ANZA is supporting the launch of the inspirational story, The Book of Hat, at the New Zealand High Commissioner’s Residence, Friday 30 June. Read the story behind the pages of Harriet Rowland and how one brave girl’s voice can inspire many.
The late Harriet Rowland, writer of The Book of Hat
Cancer, in any language, is like a swearword. It is said with venom or through gritted teeth or gulped back through tears. Sarcomas are a particularly brutal form – like the sort of phrase you only use when anger has the better of you and that word comes spilling forth. They originate from connective tissues, can arise anywhere in the body and frequently like to lay hidden until they can do the most damage. This prevalent type accounts for 20% of all childhood and young-adult related cancers and are the most aggressive, with 50% mortality within five years of diagnosis.
It’s not a “light at the end of the tunnel” type prognosis is it? If ever there was a time to rattle off some expletives, add in several hand gestures and generally unleash primal kicking and screaming it would be then, wouldn’t it?
But there is another way to cope with this hand dealt; take inspiration from Harriet Rowland – or ‘Hat’ as she was known.
The talented New Zealander was diagnosed with a rare form of cancer which originated in her knee, at just 17.
Naturally going through treatment and countless hospital visits ostracised her from her friends, and so she found that loneliness – shared by many cancer sufferers – was something else to battle too. Until she read John Green’s novel, The Fault in Our Stars about a protagonist called Hazel Grace who talked honestly about living with cancer. Like her fictitious heroine, Hat discovered that there was still happiness to find in her life.
Throughout her journey, she kept a blog, My Experience of Walking the Dog, which has since been edited into a collection of her posts called The Book of Hat. Her tone of voice, which transmits through the page, shows not only her writing talent but also the attitude with which she faced her illness. She candidly talks through tough situations with humour and courage and is a pure inspirational read.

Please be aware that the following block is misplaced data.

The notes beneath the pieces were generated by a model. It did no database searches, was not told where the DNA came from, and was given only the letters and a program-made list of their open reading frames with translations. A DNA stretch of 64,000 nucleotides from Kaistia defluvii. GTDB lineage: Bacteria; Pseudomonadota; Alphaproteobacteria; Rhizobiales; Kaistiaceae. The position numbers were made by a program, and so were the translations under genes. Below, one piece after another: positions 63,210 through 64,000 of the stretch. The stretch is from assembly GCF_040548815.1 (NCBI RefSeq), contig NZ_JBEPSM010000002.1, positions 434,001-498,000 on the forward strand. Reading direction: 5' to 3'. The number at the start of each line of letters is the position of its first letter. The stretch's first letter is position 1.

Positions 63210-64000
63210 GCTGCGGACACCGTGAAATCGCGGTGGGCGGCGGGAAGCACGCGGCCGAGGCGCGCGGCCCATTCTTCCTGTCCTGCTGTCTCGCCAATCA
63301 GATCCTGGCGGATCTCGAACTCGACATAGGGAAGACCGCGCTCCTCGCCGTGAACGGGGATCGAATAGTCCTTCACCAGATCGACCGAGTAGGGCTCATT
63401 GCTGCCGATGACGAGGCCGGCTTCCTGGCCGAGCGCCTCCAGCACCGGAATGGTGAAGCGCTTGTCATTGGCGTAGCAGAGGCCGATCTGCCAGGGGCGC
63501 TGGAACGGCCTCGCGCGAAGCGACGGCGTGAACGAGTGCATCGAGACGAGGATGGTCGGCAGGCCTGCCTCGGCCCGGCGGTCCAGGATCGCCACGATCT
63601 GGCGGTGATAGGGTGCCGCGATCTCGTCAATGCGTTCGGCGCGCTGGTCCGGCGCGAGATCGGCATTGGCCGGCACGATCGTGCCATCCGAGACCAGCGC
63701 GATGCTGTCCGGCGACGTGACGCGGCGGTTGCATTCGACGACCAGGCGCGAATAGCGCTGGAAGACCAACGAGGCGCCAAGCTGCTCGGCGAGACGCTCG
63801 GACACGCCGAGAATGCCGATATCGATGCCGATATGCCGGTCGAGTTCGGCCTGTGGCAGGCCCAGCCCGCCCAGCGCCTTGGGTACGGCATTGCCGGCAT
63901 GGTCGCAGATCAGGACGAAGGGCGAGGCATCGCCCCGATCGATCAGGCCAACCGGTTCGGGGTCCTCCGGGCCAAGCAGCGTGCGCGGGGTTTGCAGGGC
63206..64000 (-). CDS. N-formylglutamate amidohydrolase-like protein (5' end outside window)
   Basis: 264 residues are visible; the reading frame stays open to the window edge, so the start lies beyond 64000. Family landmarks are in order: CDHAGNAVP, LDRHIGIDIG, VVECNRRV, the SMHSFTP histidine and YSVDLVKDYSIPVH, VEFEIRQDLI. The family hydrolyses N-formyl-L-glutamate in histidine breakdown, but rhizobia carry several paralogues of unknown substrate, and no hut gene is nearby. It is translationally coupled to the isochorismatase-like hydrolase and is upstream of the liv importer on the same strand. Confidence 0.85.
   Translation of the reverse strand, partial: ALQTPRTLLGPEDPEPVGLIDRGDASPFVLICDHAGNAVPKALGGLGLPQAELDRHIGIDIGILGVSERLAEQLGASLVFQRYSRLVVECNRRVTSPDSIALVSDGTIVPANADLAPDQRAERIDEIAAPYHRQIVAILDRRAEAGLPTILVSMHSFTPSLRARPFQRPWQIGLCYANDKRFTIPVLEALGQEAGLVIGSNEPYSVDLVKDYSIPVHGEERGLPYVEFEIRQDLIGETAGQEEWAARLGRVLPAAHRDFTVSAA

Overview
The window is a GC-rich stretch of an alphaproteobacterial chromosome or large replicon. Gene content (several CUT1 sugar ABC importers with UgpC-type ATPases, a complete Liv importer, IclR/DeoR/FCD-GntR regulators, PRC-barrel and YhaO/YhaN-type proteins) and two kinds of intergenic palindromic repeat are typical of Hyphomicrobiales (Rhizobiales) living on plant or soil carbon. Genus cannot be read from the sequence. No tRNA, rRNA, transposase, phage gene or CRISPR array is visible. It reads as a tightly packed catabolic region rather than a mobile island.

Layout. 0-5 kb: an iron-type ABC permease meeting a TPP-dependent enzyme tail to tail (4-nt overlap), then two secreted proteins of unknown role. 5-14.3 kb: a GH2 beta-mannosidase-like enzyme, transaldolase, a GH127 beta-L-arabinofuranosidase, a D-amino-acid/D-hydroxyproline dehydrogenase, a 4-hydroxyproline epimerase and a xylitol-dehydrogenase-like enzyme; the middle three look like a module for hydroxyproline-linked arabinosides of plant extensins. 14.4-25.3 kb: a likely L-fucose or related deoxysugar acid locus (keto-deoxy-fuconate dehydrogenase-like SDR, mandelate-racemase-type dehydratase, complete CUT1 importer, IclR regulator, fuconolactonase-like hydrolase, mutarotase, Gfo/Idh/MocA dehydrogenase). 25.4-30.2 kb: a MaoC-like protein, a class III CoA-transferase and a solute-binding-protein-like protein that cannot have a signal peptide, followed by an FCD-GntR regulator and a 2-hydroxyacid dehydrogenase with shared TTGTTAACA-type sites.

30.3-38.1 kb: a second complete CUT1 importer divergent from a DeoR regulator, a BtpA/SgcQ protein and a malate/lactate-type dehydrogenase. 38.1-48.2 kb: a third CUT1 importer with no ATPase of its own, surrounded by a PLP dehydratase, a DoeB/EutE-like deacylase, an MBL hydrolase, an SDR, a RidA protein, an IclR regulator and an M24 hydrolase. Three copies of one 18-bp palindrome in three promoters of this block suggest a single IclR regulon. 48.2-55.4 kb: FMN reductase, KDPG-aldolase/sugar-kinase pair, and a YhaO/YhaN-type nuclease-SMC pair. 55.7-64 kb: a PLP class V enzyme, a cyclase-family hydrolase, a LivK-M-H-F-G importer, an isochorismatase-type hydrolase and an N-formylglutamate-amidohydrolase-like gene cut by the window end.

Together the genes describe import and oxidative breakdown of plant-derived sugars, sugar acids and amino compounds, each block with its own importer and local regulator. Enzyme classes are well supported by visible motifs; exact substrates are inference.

Harriet entered the Mary Potter Hospice, Wellington two days after her book launched, and died surrounded by her family and friends on Friday 7 March 2014.
The Book of Hat is being launched in Singapore on Friday 30 June at the New Zealand High Commission with all proceeds going to Kick Sarcoma, the Sarah Grace Sarcoma Foundation.
Dr Grace Moshi, herself a sarcoma survivor and founder of Kick Sarcoma, the Sarah Grace Sarcoma Foundation.
Registered in Australia, and now in Singapore, the Foundation’s mission is to advocate for increased research to find new and better therapies with which to treat Sarcoma patients. Their objectives are to raise awareness so that early diagnosis reduces the devastating impact, and to raise much-needed funds.
As sarcoma widely affects children and young-adults, complaints about aches and pains can be attributed to growth spurts or sports injuries from school – but there could be a much more sinister reason.
Treatments of sarcomas – still mainly surgical – are costly, often ineffective with extremely high morbidity and mortality. Survival rates have not progressed in the last decade. These forms of cancers are still not well-understood. Founded by Dr Grace Moshi, herself a sarcoma survivor, the charity is at the forefront of research studies. The John Curtin School of Medical Research has benefitted from the fundraising efforts and celebrated a breakthrough this year. The team in the labs there have discovered a molecule that can block sarcoma mestastases (the spread of the cancer to secondary locations) and next stages are being implemented.
By supporting Kick Sarcoma, and initiatives like this, there is hope that a voice such as Hat’s won’t have to be heard from beyond the grave. That we can finally tell cancer where to go.
Read an extract from The Book of Hat in the July edition of the ANZA Magazine.
To get involved, ANZA members can attend the launch event at the New Zealand High Commissioner’s Residence for the membership price of $100. The cheese and wine reception and poetry reading is all in support of the Kick Sarcoma charity, which is benefitting from the sales of The Book of Hat. The first 100 guests to RSVP to the event have the opportunity to receive a copy of the inspirational book. Click here to sign up.